When I edit my station, I can set “Minimum horizon (Your station minimum observation elevation)”. Let’s say I set it to 45° and save. Now, when I click “Calculate future passes”, I get three observations (max. elevations 89°, 68° and 80°).
If I go back and edit my station to set minimum horizon to 0° and save, and then click “Calculate future passes”, of course I get a lot more. But if I click the filter, and set “Max. elevation” to 45°, I get 63 (!) observations - many higher than 80° elevation.
Why this discrepancy - shouldn’t these two methods yield at least approximately the same results?
Indeed it is a little confusing and there is something hidden in there.
Minimum horizon means that observations will be scheduled from the minimum horizon to the max elevation and down again to min horizon. What’s hidden is that there is a minimum duration of one observation, if I remember well is 2min. So in this case you have observation that goes
45° -> max elevation -> 45° and have duration more than 2min.
In the second case you have observations
0° -> max elevation -> 0° and you set the Elevation filter which filters the observations by their maximum elevation. So, if you set the elevation filter from 45° to 90° you will see all the
0° -> max elevation -> 0° observations where max elevation is between 45° and 90°.
To make it more clear, if you set min horizon at 45° and set max elevation between 50° and 80° that means that you will get all the observations beginning from 45°, going to max elevation and ending at 45°, last more than 2 minutes and their maximum elevation is between 50° and 80°.
Let me know if that’s clear, any suggestion on renaming or having better interface are always welcome.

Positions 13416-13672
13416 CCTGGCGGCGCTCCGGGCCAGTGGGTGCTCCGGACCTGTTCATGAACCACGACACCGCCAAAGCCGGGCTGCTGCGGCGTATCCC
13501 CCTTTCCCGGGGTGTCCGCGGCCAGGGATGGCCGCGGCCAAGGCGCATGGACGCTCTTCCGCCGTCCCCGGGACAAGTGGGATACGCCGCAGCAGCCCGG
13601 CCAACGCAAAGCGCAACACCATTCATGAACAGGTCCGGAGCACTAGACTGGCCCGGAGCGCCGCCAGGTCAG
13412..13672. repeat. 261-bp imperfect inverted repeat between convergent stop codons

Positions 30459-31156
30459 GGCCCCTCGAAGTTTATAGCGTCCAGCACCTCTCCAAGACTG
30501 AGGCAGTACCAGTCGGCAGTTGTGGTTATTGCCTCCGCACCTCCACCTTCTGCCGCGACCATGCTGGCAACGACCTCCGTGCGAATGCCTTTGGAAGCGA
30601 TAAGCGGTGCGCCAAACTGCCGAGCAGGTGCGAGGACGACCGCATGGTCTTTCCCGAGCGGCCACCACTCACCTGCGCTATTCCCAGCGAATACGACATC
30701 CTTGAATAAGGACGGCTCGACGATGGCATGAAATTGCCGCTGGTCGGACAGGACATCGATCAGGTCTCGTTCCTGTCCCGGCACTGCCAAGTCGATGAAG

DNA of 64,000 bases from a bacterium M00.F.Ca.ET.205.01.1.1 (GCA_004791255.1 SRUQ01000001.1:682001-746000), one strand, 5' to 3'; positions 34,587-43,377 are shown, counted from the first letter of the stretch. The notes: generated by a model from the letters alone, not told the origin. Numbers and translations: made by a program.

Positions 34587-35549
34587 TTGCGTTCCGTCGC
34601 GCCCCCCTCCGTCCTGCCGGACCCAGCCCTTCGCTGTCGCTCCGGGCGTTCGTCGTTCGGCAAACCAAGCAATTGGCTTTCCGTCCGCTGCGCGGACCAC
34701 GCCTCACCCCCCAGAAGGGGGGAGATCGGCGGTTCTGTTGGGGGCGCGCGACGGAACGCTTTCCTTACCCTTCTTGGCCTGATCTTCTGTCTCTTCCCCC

Ah, well, that certainly does explain it! Thank you! I’m not sure if there is a better way of explaining it in the interface, but it certainly makes sense
For my station, 488, I have min elevation set to 30 degrees due to terrain masking from north through southeast. However I see stations scheduling observations with a max el of 9 degrees! It’s frustrating to watch my rotor pointing into the hills and trees. It appears the “min elevation” setting has no effect. Likewise for Target Utilization.
In some special events like deployments, ARISS Contacts etc, in most cases it works better (more chances to receive) to schedule from 0 to 0 degrees as either you don’t have the exact TLE that describe the orbit and/or satellite is transmitting so powerful signal that station can receive it bellow the min horizon. There are plans to implement a way to outline better the min horizon and improve performance of stations instead of using one value for 360 degrees.
About the Target Utilization, currently it is not a strict limit but anyone who schedules should try to follow it. In 488 I see that the target utilization is 50% which means that in a day it could be utilized up to 12h. I’ve checked the last month and it has an average of 30 observations per day with ~10min per observation that means ~5h/day which is ~20% utilization.
I understand that 20% can feel a lot in some cases, so please adjust the target utilization to the best value, but as I said, have in mind that this hasn’t been a strict limit yet. Just let me add here that as station owner you have always the right to remove or alter observations on your station if needed, in such a case a message to the scheduler (via pm here in community) would be nice (but not necessary) in order to be informed.
Thanks Fredy, appreciate the explanation.